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New Studies Highlight Smokers' Lack of Understanding About the Best Ways to Quit; Deceptive Tobacco Marketing Also Affects Quit Decisions.

MOON TOWNSHIP, Pa., Dec. 13 /PRNewswire/ -- The December 9th supplemental issue of Nicotine & Tobacco Research provides disturbing information about smokers' lack of understanding of the benefits of medicinal nicotine (such as nicotine gum, patch, or lozenge), which has been shown to double a smoker's chance of quitting compared to cold turkey. The studies also demonstrate the alarming degree to which smokers have been confused by the marketing of "light" and "low tar" cigarettes and believe that these products are less dangerous than other cigarettes.

Misperceptions about medicinal nicotine, combined with misleading marketing of certain types of tobacco products, create an environment that may deter smokers from even attempting to quit. These new studies are a call to action that smokers need clear, understandable information about effective quit-smoking products, particularly medicinal nicotine.

One study(1) in the supplement found that a majority of smokers incorrectly believe that medicinal nicotine is addictive and that users of the nicotine patch are more likely than smokers to have a heart attack. Other data reported in the supplement(2) reflect that over half of smokers incorrectly believe medicinal nicotine causes cancer. In reality, medicinal nicotine use is much safer than smoking, even in people with active heart disease.(3) Over 100 clinical trials and extensive use over more than 15 years have proven the safety and efficacy of medicinal nicotine when used as directed.(4) In direct contrast, tobacco smoke contains at least 69 carcinogens, plus many other toxins, such as carbon monoxide, arsenic, and ammonia.

These misunderstandings about medicinal nicotine are compounded by smokers' lack of knowledge about the risks presented by tobacco products labeled "light" or "ultra-light." The supplement reports that many smokers of the leading brand of "light" cigarettes believe that low-tar and filtered cigarettes are less dangerous than full-flavor cigarettes.(5) In fact, people who smoke low-tar cigarettes are exposed to the same amount of dangerous toxins and do not reduce their risk of developing lung cancer, emphysema, heart disease, and other smoking-caused diseases.(6)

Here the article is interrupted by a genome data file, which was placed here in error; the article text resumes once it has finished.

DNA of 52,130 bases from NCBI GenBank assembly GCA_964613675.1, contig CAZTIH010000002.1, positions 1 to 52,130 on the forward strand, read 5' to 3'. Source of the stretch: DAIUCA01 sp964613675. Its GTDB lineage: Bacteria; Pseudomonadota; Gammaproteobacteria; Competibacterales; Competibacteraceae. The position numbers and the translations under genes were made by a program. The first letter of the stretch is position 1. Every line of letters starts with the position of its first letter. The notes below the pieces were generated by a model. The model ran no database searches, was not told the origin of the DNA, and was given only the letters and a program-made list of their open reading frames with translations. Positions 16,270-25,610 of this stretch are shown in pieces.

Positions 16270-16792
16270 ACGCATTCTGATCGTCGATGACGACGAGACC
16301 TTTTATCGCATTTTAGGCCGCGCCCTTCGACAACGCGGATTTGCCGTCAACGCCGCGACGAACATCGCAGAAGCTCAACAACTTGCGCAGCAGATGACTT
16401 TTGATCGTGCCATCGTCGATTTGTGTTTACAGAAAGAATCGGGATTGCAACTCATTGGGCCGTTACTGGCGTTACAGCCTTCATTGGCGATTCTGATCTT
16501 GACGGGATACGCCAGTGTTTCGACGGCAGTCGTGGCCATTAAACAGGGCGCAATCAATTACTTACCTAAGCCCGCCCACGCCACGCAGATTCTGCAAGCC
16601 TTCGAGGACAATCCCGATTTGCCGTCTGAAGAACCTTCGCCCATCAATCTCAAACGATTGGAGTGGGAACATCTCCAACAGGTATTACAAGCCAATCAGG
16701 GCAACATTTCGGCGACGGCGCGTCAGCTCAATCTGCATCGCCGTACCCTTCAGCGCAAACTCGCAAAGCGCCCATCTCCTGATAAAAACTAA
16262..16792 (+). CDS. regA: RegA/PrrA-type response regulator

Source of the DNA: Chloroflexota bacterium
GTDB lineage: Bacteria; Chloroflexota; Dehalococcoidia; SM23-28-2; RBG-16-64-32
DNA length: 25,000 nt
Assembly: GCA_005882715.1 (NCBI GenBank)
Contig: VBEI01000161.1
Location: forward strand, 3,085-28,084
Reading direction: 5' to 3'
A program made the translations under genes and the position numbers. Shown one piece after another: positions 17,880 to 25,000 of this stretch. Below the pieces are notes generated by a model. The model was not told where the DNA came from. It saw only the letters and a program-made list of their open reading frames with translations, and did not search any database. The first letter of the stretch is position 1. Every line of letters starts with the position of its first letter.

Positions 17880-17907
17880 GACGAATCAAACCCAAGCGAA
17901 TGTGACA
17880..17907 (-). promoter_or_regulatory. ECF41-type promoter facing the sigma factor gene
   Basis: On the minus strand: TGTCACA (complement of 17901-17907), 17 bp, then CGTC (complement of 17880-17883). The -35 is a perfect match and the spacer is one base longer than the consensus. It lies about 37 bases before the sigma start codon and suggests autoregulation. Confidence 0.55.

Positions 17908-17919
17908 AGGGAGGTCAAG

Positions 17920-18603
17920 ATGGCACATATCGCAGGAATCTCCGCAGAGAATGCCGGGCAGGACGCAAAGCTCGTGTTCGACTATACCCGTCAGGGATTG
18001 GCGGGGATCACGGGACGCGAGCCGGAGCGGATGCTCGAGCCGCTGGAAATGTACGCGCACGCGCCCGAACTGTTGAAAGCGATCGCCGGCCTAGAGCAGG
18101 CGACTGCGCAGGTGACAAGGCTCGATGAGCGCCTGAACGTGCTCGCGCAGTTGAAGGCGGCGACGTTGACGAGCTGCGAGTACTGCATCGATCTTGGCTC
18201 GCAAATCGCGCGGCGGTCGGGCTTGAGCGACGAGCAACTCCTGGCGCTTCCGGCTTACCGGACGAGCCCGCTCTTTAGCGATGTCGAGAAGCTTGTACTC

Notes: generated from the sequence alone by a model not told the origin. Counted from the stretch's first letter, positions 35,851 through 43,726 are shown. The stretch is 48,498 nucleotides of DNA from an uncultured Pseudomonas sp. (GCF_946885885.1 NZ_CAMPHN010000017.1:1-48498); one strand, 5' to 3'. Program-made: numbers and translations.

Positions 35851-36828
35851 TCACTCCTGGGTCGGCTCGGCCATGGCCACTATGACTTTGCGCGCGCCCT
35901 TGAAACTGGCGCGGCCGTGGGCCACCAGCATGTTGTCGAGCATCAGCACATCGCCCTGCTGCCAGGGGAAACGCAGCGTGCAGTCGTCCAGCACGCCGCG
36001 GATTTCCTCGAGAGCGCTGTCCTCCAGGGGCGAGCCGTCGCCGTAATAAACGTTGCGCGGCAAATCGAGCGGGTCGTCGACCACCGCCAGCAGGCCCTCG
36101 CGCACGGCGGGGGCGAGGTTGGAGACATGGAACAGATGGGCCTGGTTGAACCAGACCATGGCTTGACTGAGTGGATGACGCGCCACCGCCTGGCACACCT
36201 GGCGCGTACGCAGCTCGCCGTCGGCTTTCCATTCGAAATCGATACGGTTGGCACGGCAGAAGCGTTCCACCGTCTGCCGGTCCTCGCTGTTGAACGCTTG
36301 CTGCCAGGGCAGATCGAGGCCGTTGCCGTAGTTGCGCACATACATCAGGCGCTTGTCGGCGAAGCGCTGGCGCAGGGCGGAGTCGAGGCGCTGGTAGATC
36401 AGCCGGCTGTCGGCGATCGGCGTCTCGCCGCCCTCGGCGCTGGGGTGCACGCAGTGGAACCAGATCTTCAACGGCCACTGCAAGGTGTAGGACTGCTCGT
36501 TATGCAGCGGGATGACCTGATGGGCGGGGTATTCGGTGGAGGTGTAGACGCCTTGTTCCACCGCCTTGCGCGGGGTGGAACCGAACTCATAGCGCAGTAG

GSK Consumer Healthcare provides smokers with a choice of medicinal nicotine products, ranging from four different flavors of Nicorette(R) nicotine gum (new Fresh Mint, original, mint, and orange) to two different types of nicotine patch (original and Clear(R) NicoDerm(R) CQ(R)), and the Commit(R) lozenge. These products have helped seven million people around the world quit smoking and, as a result, have significantly reduced their exposure to the risks of cancer and other smoking-related diseases.(7)

In addition to giving smokers an array of quitting options, users of GSK Consumer Healthcare's Nicorette, NicoDerm CQ, and Commit are offered free enrollment in Committed Quitters,(R) the only personalized behavioral support program that has been clinically proven to increase a smoker's chance of quitting successfully.(8)

GlaxoSmithKline Consumer Healthcare is one of the world's largest over- the-counter healthcare products companies and ranks second globally in sales of oral care products. Its more than 30 well-known products include such medicine cabinet staples as Abreva(R), Aquafresh(R) toothpastes and toothbrushes, Goody's(R) Headache Powder, Nicorette, NicoDerm CQ, Commit, Sensodyne(R) and Tums.(R)

GlaxoSmithKline is committed to improving the quality of human life by enabling people to do more, feel better and live longer.

(1) Cummings, KM, Hyland A, Giovino GA, Hastrup J, Bauer J, Bansal MA. Are smokers adequately informed about the health risks of smoking and medicinal nicotine? Nicotine & Tobacco Research, December 2004; Vol 6.

(2) Bansal MA, Cummings KM, Hyland A, Giovino GA. Smokers' beliefs about nicotine and the safety/efficacy of nicotine medications. Nicotine & Tobacco Research, December 2004; Vol 6

(3) Kimmel, S. Risk of acute first myocardial infarction and use of nicotine patches in a general population. Journal of the American College of Cardiology. April 2001; Vol. 37, 5.

(4) GlaxoSmithKline Consumer Healthcare, LP, data on file.

(5) Cummings KM, Hyland A, Bansal MA, Giovino GA. What do Marlboro Light smokers know about low tar cigarettes? Nicotine & Tobacco Research. December 2004, Vol 6.

(6) National Cancer Institute, "Risks Associated with Smoking Cigarettes with Low Tar Machine-Measured Yields of Tar and Nicotine," November 25, 2001.

(7) Shiffman S; Gitchell J; Pinney J; Burton SL; Kemper KE; Lara EA. Public health impact of over-the-counter nicotine medications. Tobacco Control 1997; 6:306-310.

(8) Strecher VJ, Shiffman S, West R. Randomized Controlled Trial of a Web- Based Computer-Tailored Smoking Cessation Program as a Supplement to Nicotine Patch Therapy, in press, 2004.

CONTACT: Malesia Dunn of GlaxoSmithKline, +1-412-200-3544; or Virginia Bader of Porter Novelli, +1-202-973-5812, for GlaxoSmithKline

Web site: http://www.gsk.com/
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Date:Dec 13, 2004
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